What is a dividend?

In finance, dividends are company profits that are paid to its shareholders. Usually, they can be distributed as cash deposited into a bank account (cash dividend) or in the form of further shares (stock dividend), if the company has a dividend reinvestment plan.

The common distribution of dividends is done by fixing an amount per share, with each stakeholder receiving a dividend in proportion to their shareholding. Historically, the first company to pay regular dividends was the Dutch East India Company, which paid annual dividends worth around 18% of the value of the shares from 1602 until 1800.

New companies, such as startups in the growth phase, rarely offer dividends due to their interest in reinvesting profits in the business and maintaining expansion and above-average growth. As the companies mature, they will start offering dividends to their shareholders to sustain interest and attract new investors. Historically, the companies with the highest dividend yields are found in the following sectors: basic materials, bank and financial, utilities, real-estate investment trusts (Reits), oil and gas, healthcare and pharmaceuticals.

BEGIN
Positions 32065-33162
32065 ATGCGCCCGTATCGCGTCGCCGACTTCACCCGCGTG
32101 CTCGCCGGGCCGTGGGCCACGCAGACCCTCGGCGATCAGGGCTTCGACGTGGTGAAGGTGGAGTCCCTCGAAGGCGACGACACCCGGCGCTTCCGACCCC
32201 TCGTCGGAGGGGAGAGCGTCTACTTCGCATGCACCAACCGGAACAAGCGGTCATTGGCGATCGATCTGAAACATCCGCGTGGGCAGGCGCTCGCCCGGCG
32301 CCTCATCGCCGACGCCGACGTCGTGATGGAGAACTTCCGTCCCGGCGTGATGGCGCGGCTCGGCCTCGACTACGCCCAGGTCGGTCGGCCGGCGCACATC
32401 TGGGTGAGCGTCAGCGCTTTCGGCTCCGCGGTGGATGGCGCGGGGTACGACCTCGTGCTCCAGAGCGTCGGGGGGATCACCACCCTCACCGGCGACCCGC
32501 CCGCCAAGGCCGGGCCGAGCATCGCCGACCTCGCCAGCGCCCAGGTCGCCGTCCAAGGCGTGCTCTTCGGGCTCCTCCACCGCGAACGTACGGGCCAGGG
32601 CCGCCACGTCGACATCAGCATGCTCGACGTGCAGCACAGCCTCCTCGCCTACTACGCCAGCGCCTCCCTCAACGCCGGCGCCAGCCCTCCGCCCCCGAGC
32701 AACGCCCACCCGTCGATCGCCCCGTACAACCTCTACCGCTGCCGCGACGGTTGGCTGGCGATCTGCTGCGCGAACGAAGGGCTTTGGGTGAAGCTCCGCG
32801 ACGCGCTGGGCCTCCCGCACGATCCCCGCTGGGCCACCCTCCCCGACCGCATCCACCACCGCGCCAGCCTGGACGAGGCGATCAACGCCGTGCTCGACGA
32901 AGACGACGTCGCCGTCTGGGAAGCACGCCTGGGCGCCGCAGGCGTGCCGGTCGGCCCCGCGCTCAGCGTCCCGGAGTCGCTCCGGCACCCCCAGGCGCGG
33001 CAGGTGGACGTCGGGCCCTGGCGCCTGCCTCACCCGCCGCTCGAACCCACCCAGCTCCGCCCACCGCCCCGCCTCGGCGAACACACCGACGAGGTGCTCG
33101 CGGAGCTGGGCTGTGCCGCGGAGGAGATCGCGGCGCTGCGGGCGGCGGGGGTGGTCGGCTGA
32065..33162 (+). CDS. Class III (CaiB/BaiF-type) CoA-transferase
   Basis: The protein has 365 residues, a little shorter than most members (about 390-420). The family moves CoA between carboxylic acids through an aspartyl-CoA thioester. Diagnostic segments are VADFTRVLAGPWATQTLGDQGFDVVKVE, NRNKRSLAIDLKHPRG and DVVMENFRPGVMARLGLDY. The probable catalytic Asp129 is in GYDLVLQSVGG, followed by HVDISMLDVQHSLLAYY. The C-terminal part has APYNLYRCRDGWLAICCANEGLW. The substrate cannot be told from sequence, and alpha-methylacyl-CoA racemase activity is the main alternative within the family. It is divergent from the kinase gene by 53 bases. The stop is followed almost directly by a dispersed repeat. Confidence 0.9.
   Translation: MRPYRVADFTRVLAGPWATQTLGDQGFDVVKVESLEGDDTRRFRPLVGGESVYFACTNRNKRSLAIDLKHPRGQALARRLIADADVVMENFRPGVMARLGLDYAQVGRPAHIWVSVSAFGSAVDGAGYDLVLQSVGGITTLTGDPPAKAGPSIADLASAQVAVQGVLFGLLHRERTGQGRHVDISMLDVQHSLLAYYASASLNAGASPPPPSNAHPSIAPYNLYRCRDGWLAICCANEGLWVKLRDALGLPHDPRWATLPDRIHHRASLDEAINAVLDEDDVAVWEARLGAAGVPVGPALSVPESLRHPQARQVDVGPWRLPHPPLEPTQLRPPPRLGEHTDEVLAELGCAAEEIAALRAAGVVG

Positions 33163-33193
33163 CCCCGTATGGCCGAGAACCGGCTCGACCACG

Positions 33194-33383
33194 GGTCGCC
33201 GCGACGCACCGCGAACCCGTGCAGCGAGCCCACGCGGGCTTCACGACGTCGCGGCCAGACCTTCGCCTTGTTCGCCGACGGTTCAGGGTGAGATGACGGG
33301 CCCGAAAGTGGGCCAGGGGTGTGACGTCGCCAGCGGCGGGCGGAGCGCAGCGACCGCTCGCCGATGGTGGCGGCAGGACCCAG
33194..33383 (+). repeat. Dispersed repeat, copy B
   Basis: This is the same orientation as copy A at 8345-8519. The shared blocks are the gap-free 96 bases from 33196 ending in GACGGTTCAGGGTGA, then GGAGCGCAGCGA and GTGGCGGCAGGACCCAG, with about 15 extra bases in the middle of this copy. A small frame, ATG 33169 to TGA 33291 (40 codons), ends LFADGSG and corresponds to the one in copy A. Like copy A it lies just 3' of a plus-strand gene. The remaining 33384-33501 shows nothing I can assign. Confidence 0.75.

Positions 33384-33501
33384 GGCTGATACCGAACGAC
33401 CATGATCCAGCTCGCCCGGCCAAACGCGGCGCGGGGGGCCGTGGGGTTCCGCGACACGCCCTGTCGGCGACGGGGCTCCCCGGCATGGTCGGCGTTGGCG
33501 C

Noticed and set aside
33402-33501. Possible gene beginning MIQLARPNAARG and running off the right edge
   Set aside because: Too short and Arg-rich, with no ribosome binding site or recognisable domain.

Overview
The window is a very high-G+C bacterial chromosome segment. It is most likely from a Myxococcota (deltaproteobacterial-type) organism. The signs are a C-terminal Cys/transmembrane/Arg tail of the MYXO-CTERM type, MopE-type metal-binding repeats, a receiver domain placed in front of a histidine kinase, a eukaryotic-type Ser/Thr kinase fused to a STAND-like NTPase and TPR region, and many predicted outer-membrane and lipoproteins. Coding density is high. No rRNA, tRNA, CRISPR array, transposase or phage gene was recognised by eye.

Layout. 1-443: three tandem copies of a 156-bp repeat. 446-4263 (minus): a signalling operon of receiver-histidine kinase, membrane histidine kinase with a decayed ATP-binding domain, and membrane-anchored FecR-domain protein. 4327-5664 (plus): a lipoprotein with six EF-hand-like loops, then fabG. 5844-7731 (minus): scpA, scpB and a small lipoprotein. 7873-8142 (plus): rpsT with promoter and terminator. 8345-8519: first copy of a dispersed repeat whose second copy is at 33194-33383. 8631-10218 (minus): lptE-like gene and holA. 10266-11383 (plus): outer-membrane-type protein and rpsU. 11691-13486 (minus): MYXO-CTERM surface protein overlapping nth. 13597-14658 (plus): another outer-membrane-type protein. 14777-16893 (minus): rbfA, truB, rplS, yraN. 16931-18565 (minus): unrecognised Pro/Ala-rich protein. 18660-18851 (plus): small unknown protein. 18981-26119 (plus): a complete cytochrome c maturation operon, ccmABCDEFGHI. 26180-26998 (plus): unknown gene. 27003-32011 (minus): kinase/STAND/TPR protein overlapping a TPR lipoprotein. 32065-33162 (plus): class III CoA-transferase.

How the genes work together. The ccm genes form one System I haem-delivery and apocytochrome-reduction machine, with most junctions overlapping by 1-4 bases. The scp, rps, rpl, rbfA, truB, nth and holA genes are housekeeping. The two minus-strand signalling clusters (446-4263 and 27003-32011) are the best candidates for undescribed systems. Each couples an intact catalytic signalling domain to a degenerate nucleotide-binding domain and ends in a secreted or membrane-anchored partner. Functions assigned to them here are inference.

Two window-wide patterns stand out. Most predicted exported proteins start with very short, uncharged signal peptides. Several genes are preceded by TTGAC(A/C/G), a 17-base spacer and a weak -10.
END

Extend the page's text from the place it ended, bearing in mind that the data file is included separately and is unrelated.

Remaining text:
A company that issues dividends reflects financial stability, and this is very appealing to investors.

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Category: Financial Glossary

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